“Thanks, Trip. Well, it’s been going pretty well so far,” she said, allowing the words on the teleprompter to tell the story for her. “Today is a day that many Selmington residents have been looking forward to all year. The Fall Festival Celebration has become a staple of our town just as turtles, our home-grown pottery industry, and pears have. The vendors have been up and running since early this morning, selling snacks and goodies such as these-” she motioned weakly to the cotton candy “-and local bands Outside Rock and-” she squinted at the name, unable to believe anyone could come up with something so stupid, “-and The Running Bowls have been doing a fantastic job providing the music and entertainment. With this year being the thirtieth anniversary, our town has gone all out to make sure that…”
Behind the camera as Matilda continued, Kevin was grinning. He kept the smile for the duration of the three minute report. The time flew quickly and before she knew it Matilda was already wrapping things up.
“…and later today an assortment of competitions taking place on the stage will close out the festivities, as they have done every year in the past. This includes the pie-eating competition, dart-throwing competition, and quite a few more. I’ve also been hearing some rumblings that a special ceremony will be taking place to honor the thirtieth anniversary, although more on that will be revealed later. It’s been quite the big event fitting of the thirtieth anniversary! Back to you, Trip.”
The light on top of Kevin’s camera went out and Trip’s voice came back on in her earpiece, though Matilda had already pulled it out while he was still in the middle of thanking her.
“We’re out,” Kevin said. He lowered the camera and gave her a thumbs up. “Great job!”
Matilda nodded, now working quickly to remove the various wires attached to her person. She handed them in a crumpled bundle over to Kevin, thankful to be unburdened of them.
“So you heading home now?” Kevin asked, fitting the camera into its equally massive case he’d left open on the ground. “Or you sticking around for the rest of the festival?”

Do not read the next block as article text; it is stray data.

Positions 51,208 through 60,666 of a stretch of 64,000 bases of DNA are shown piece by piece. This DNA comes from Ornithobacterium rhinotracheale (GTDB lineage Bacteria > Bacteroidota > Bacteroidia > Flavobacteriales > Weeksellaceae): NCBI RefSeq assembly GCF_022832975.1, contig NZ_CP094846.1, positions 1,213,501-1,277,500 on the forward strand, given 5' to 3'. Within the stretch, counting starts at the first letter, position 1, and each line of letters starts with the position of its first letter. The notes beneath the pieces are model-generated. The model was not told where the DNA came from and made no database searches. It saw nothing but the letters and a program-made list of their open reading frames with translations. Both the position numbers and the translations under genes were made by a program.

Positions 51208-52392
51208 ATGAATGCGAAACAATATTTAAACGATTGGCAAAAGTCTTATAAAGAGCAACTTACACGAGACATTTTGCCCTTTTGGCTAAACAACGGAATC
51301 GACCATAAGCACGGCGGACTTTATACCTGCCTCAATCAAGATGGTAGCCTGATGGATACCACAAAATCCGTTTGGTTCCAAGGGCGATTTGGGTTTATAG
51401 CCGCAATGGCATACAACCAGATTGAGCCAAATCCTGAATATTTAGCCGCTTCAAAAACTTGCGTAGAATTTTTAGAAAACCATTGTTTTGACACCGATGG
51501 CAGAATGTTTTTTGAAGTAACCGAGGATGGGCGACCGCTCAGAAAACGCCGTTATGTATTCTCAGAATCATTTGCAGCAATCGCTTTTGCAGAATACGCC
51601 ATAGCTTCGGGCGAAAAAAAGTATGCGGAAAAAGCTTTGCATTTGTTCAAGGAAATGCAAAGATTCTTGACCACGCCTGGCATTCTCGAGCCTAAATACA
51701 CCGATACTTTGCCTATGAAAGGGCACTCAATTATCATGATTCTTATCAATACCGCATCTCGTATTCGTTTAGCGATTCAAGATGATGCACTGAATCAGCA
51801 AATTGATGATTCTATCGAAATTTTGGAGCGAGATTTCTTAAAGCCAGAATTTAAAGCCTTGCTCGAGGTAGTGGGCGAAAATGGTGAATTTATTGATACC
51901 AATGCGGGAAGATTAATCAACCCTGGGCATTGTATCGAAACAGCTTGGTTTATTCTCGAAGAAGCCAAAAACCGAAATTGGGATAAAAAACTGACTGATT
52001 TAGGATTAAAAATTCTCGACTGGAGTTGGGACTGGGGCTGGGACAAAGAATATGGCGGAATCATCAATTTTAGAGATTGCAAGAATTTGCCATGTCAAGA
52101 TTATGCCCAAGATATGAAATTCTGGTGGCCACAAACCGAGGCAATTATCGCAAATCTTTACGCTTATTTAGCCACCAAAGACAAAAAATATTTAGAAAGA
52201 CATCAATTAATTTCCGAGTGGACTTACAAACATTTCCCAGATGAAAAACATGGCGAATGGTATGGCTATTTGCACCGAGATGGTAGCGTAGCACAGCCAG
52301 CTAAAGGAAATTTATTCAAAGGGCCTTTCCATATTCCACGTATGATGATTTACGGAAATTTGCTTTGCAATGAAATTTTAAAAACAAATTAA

Matilda turned her back to him and began buttoning up the coat she was wearing; the weather had turned rather chilly over the course of the telecast. “I actually have to stick around,” she said, notching in the final button. “My daughter’s doing something with the festival. Something with the special ceremony.” A small laugh escaped her. “She’s been pretty secretive about the whole thing, won’t tell me a word about what it’s about. Said it was a surprise…” She paused a moment before cautiously asking, “Do you have any idea what it’s about?”
“No,” Kevin replied, “but do you want some company while you wait to find out?”
Internal alarm bells went off as Matilda, white-faced, turned around and saw Kevin staring at her bare fingers. “N-no,” she stuttered, looking away and suddenly unable to match his gaze. “That’s alright.”
Through short glances made before returning to the safety of the grass, Matilda saw Kevin shrug before slamming the camera case closed and bolting it shut.
“Alrighty then,” he said simply enough as he picked the thing up and held it in front of him with two hands. “I guess I’ll see you tomorrow night for the LDsomething or other report we have lined up.”
“LDM,” Matilda corrected. “And please remember not to be late.”
“Right.” He turned and started walking away. ”Anyway, see you. Have a good one.”
“What about the cotton candy?” Matilda called after him, holding the stick out.
Kevin stopped and turned his head. “Oh,” he said, “um… keep it, I guess.”
Without another word he continued on his way and was gone. Matilda didn’t watch him go. She turned and made her way into the fair, dropping the untouched cotton candy into the first garbage can she passed, her mind swimming with intrigue about what this special ceremony might just be about…
The Selmington Fall Festival Celebration was a monument of all the things Matilda hated about her town. First there was the excessive garbage: how people would just go ahead and drop things randomly and litter the good grass (this was the reason the park had to hire a special clean-up crew every year — she’d interviewed the staff about it for an article and they were not happy to have to do so). Then there was the smell, one of burnt kettle corn and cannabis smoke that polluted the air and made her want to puke: legalization was a mistake (What were they teaching the children?!).
Finally there were the overweight police officers riding around on segways with dark sunglasses and black baseball caps, looking at everyone as if they were guilty of something. If you can’t catch a crook on foot, then you shouldn’t be a police officer, or at least shouldn’t be out working the streets, Matilda had always believed. And what a waste of the town’s money those stupid machines had been. A story was just waiting to happen where one of them would ride over some poor sucker’s foot and break a couple bones, and when it did, Matilda would love nothing more than to be the person to get to report on it. That would show them.